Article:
Standby Lighting

Two large carbon fibre batteries in my workshop are used to provide standby AC and DC lighting for the house. The Elecsol 270 AH 12 volt is a carbon fibre type from and weighs 62 kg and measures 51 x 27 x 24 cms. It is designed for marine and leisure use and can survive many deep charge/discharge cycles, unlike a car battery.

The battery provides emergency 12v DC lighting and also 230 volt AC lighting via a 450 watt sine wave 12 volt inverter. The inverter normally feeds part of the downstairs AC lighting circuit via a changeover relay.

We have several 12 volt fluorescent lamps around the house for those nights when Suffolk has no power! The system can also supply most of the downstairs 230 volt mains lighting circuit using the TBS Powersine 12/450 sine wave 450 watt invertor. The invertor has a 13 A mains socket outlet which can also feed other mains appliances as required. Check eBay auctions for a mains inverter

I have only recently added the second battery, so we should now have several days storage capacity for lighting and office use, in the event of power cuts. I have also been investigating 12 volt lighting to find something that is really bright. This eBay trader in Germany has just the thing. A 12 volt energy saving fluorescent bulb with a built-in inverter, brilliant!

12 Volt DC Lighting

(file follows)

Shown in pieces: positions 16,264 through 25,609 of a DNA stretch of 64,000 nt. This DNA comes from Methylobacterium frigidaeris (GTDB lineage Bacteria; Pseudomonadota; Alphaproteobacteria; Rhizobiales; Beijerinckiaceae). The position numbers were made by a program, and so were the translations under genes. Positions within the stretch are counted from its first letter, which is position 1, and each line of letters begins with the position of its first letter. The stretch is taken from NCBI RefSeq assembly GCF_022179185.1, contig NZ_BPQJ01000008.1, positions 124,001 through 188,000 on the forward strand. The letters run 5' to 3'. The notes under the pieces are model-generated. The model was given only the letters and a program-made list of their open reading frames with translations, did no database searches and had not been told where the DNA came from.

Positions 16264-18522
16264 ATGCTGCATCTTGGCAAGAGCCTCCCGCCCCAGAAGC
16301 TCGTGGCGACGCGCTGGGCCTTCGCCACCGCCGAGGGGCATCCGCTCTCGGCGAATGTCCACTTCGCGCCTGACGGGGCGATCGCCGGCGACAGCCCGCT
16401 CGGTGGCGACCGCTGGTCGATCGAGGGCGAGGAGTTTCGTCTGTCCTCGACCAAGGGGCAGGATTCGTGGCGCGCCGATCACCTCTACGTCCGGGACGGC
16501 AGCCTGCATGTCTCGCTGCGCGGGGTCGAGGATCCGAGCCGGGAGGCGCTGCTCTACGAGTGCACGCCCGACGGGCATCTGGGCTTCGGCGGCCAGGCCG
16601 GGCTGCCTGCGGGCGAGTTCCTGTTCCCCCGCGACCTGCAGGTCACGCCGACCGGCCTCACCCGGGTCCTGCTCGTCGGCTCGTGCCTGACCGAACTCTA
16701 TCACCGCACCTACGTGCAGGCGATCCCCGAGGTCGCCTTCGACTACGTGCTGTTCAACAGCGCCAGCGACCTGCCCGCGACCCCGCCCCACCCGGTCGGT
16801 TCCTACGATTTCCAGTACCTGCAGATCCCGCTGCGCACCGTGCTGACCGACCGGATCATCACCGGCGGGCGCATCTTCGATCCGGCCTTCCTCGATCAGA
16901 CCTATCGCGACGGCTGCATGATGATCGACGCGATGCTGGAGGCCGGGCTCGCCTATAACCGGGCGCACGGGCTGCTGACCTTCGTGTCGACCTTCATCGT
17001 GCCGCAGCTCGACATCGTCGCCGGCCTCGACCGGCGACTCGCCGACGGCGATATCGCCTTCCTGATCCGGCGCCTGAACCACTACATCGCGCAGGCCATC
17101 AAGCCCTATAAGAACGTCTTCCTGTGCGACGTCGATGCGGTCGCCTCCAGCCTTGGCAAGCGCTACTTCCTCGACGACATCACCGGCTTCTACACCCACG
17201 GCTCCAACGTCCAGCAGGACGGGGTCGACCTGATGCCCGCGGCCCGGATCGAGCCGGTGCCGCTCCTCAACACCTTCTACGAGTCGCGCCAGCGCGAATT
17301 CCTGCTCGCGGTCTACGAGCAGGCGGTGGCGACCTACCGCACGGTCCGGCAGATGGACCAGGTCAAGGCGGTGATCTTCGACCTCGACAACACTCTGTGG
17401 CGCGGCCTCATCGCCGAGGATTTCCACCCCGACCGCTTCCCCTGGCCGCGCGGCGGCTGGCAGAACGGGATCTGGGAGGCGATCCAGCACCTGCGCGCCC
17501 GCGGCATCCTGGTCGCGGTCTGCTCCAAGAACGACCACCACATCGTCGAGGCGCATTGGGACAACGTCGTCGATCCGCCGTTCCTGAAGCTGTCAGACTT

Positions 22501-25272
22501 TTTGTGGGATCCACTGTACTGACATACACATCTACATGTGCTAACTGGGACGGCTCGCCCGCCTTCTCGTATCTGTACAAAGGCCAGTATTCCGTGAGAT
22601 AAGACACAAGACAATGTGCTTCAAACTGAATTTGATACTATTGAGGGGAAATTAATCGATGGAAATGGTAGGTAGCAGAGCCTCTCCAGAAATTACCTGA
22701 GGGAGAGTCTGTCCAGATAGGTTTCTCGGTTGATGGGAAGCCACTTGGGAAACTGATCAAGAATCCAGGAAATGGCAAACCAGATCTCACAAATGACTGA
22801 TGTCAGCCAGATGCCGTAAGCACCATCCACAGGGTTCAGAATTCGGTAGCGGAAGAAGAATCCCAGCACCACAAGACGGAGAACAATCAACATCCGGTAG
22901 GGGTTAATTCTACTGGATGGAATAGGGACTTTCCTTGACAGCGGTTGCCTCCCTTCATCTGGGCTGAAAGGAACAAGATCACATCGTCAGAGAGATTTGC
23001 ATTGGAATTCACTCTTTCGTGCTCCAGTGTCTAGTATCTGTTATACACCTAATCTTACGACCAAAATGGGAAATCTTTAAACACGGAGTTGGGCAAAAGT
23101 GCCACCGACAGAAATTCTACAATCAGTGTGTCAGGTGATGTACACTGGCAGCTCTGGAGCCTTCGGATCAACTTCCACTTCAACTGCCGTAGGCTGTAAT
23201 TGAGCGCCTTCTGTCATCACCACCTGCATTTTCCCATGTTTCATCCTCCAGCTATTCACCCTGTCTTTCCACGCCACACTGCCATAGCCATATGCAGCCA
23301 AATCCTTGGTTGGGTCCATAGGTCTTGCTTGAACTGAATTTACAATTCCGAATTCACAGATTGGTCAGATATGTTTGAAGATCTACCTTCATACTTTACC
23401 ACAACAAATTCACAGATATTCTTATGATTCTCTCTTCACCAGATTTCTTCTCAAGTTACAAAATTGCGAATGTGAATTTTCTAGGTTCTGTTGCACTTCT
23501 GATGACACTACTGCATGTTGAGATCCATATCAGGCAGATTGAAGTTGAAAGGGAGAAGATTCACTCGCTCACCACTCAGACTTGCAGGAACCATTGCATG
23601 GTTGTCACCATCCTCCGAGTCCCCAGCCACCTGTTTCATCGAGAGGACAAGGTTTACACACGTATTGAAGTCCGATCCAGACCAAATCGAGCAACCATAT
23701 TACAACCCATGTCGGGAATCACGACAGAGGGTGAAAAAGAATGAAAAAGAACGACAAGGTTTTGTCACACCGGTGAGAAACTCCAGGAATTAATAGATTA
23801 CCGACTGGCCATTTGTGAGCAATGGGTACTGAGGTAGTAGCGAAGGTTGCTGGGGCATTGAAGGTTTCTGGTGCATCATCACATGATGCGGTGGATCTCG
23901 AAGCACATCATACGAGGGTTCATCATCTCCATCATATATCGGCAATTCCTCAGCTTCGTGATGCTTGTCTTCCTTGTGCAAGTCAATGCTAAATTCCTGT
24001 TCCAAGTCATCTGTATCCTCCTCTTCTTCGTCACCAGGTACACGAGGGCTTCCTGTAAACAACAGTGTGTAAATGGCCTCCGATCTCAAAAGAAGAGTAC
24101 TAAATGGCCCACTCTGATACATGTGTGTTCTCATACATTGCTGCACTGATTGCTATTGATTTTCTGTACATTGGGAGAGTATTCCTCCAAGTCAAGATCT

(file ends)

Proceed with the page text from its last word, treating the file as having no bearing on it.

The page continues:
Two large carbon fibre batteries in my workshop are used to provide standby AC and DC lighting for the house. The batteries are the huge Elecsol 270 AH carbon fibre types from and these provide over 6 kWh of storage. They are charged from my wind turbine and PV solar panels and I am now in the habit of using power from them to power various twelve volt lights around the house for everyday use.


My Morningstar solar charge controller manages the battery condition for me and I have made a small 12v distribution panel which has safety fuses built-in. The total current consumption can be monitored on the Morningstar, as well as the state of charge of the battery bank.


The thing to remember about using a 12 volt lighting system, is that you must size the cables to carry the much higher currents involved at twelve volts. I have run hefty low voltage fused feeds to the upstairs and downstairs ceiling areas to enable me to provide lighting all over the house. This is handy when we have a power outage, but increasingly we are using the twelve volt system for normal use instead of mains power.


I have found several lights and fittings which provide a really decent light. Quite often you find that caravan type fittings are rather dim and unsuitable for regular use. The one I am using as I type this in my small office is an 18 watt PL fluorescent fitting made by Sollatek and called the Lumina 18. It has an efficient inverter and draws only 1.3 Amps.


In my workshop is a 2D fluorescent fitting made by Marlec and called the LL01 Leisurelight. This gives a nice warm light which might be better suited for a lounge area intended for relaxation. It is rated at 12 watts, so is not as bright as the Lumina 18 mentioned above.


I recently bought four 12 volt fluorescent energy saving bulbs similar to the ones from this eBay trader.  These have a clever built-in inverter in the bulb and are really bright. Mine only draw 1.5 Amps each making less than 20 watts consumption at twelve volts. They are the ES fitting type, which at least stops you accidentally plugging them into a UK BC type mains fitting! Sourcing ES lampholders is a bit tricky in the UK, but I found CPC Plc do stock several surface mounting types. I will buy some pendant types the next time we are in Europe.